The Secretary of State stands accused of failing fully to inform the House of events leading up to the court's decision to grant an administration order for Railtrack. Let me remind the House that only last week, on 5 November, in response to my private notice question, the Secretary of State said that, on 25 July, the chairman of Railtrack had told him that, without Government financial assistance, on 8 November he would not be able to make the statement that Railtrack was a going concern. The very next day—Tuesday 6 November—the chairman of Railtrack disputed that, saying that that was not his recollection of the meeting. Indeed, he said, "It is not true".

Railtrack has now passed over copies of the notes of that meeting, and other relevant documentation, to the Financial Services Authority. Will the Secretary of State now commit to placing copies of his Department's note of that meeting in the House of Commons Library, and will he make a copy available to the FSA?

Sadly, that was not the only incident last week when the Secretary of State's account of events to Parliament was challenged by a third party.

The Parliamentary Under-Secretary of State for Transport, Local Government and the Regions (Mr. David Jamieson): Oh dear!

Mrs. May: I suggest that the Under-Secretary, a former Whip, pays a little more attention to matters relating to people giving statements to the House and the veracity of those statements.

On 5 November, I asked the Secretary of State if he had threatened the Rail Regulator with legislation if he used his powers to intervene in Railtrack. The Secretary of State replied that "there was no threat". Yet on Thursday last week, the Rail Regulator, Tom Winsor—in evidence to the Select Committee on Transport, Local Government and the Regions—stated clearly that, in a meeting on 5 October, the Secretary of State had told him that if he, the Rail Regulator, used his powers to intervene in Railtrack, the Secretary of State would introduce legislation to direct him.

As the regulator said, he had to pause

Not only was the Secretary of State going to direct the Rail Regulator in his powers to order an interim financial review, but he was going to direct him in all his powers: that is, take away his independence.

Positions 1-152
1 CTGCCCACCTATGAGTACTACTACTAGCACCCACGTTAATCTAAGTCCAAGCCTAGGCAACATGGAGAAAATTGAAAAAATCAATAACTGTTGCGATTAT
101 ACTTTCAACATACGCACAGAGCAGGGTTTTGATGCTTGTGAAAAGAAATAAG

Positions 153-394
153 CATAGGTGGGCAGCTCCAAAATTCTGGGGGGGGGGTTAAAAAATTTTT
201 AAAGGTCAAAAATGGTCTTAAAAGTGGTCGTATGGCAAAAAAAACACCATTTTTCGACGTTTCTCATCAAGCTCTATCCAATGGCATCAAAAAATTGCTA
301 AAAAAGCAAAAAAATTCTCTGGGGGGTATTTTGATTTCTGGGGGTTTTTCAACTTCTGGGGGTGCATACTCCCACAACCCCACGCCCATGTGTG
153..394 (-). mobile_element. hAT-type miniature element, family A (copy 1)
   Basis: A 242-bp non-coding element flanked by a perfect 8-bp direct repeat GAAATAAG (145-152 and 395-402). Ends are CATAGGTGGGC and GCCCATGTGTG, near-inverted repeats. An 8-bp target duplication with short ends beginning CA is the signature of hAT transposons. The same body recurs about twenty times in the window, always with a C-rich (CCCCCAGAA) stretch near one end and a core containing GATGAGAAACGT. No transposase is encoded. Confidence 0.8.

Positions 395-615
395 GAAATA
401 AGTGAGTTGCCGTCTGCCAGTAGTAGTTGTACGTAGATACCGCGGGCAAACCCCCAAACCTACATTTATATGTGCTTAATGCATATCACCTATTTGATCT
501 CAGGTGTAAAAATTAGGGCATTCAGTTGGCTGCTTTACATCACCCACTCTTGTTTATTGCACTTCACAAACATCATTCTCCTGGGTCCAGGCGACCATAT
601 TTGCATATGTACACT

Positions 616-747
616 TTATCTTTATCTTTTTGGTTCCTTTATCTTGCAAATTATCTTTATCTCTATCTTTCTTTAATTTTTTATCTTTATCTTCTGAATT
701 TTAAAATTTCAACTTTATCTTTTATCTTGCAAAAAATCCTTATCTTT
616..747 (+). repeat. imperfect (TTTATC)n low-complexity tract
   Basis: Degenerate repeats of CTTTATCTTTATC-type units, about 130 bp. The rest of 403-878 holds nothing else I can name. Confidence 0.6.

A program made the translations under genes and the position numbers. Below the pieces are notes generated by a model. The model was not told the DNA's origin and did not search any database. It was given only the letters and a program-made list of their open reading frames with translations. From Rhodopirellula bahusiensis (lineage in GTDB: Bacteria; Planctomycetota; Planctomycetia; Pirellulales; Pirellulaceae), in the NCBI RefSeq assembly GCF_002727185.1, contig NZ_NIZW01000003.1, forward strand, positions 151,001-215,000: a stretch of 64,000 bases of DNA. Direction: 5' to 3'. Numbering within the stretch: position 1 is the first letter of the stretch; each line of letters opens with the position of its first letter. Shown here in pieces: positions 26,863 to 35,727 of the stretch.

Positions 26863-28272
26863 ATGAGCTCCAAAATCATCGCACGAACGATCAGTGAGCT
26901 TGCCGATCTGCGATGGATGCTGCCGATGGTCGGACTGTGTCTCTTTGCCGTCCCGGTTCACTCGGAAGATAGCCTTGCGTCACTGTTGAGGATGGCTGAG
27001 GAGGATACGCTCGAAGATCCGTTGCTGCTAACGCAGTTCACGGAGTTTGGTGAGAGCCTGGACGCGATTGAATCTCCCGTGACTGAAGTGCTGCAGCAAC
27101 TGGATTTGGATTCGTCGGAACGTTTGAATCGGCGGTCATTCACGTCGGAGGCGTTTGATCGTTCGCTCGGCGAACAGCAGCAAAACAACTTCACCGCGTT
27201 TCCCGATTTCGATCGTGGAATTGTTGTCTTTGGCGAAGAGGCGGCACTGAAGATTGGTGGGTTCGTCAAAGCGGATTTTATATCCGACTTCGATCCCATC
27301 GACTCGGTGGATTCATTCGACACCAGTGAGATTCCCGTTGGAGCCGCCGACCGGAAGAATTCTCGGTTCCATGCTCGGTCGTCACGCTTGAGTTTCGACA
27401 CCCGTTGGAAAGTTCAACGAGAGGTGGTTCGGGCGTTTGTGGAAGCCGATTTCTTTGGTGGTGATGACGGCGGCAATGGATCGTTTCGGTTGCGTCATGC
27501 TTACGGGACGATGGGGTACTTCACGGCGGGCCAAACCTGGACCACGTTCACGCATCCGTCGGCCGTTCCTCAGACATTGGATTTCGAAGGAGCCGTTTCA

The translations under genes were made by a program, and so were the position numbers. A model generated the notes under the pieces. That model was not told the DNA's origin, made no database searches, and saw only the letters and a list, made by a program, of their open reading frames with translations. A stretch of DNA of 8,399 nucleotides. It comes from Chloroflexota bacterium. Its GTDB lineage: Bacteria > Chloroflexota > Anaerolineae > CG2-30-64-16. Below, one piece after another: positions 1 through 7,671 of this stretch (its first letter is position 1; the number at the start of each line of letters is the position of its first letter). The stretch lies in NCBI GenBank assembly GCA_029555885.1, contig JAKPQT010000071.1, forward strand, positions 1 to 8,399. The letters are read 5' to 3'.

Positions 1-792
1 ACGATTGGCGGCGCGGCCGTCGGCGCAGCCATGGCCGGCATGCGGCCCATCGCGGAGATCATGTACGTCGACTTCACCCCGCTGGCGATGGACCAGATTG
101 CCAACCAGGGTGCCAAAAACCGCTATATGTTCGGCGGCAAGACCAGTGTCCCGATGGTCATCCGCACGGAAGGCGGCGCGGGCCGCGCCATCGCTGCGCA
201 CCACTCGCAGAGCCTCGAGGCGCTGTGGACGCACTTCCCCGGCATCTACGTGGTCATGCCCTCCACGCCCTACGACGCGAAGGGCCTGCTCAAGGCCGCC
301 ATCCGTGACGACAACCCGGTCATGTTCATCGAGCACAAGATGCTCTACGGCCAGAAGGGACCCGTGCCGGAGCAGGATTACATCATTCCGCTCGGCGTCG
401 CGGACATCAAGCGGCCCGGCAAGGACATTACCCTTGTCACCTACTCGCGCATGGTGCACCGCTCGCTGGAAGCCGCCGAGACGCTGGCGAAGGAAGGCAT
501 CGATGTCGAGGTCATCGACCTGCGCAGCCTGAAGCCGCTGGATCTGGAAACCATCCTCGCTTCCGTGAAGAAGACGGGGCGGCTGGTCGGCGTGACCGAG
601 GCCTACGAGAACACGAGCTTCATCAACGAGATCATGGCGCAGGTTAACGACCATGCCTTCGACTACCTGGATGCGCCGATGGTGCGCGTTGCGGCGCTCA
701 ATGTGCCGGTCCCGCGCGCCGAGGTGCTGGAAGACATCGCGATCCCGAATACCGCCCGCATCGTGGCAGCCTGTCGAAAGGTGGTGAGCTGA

The Secretary of State says that he was not threatening the Rail Regulator. I was not asking the Secretary of State if he had bullied the regulator to make him cry, or if he had shut him up in a cupboard and thrown away the key. I was asking if he had told the Rail Regulator that he

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would legislate if the regulator intervened. The correct answer was yes; the Secretary of State, to all intents and purposes, said no.

Mrs. Louise Ellman (Liverpool, Riverside): Is the hon. Lady aware that the Rail Regulator also told the Select Committee that he was amazed that Railtrack had bypassed the normal procedures, and had in fact not come to him for a settlement?

Mrs. May: The hon. Lady might also like to note that the Rail Regulator told the Select Committee that what the Secretary of State had done put under threat Virgin projects for the purchase of tilting trains for the west coast main line—a line which I know is of particular interest to the hon. Lady—and for its new country networks, and had put under threat the independence of the Bank of England as well. Perhaps the hon. Lady would like to consider that before she intervenes in future.

Hugh Bayley: I wonder if we might establish one fact at the start of the debate. Does the hon. Lady believe that Railtrack made a sufficient contribution to rail safety and improved reliability of services in return for the hundreds of millions of pounds of public subsidy and billions of pounds of access charges that it received?

Mrs. May: If the hon. Gentleman would like to examine the record of rail safety under public sector ownership and following privatisation, he will find—[Hon. Members: "Answer the question."] Just listen. He will find that, notwithstanding the tragic crashes that did occur after privatisation, at Hatfield and Paddington in particular, the safety record under privatisation actually improved.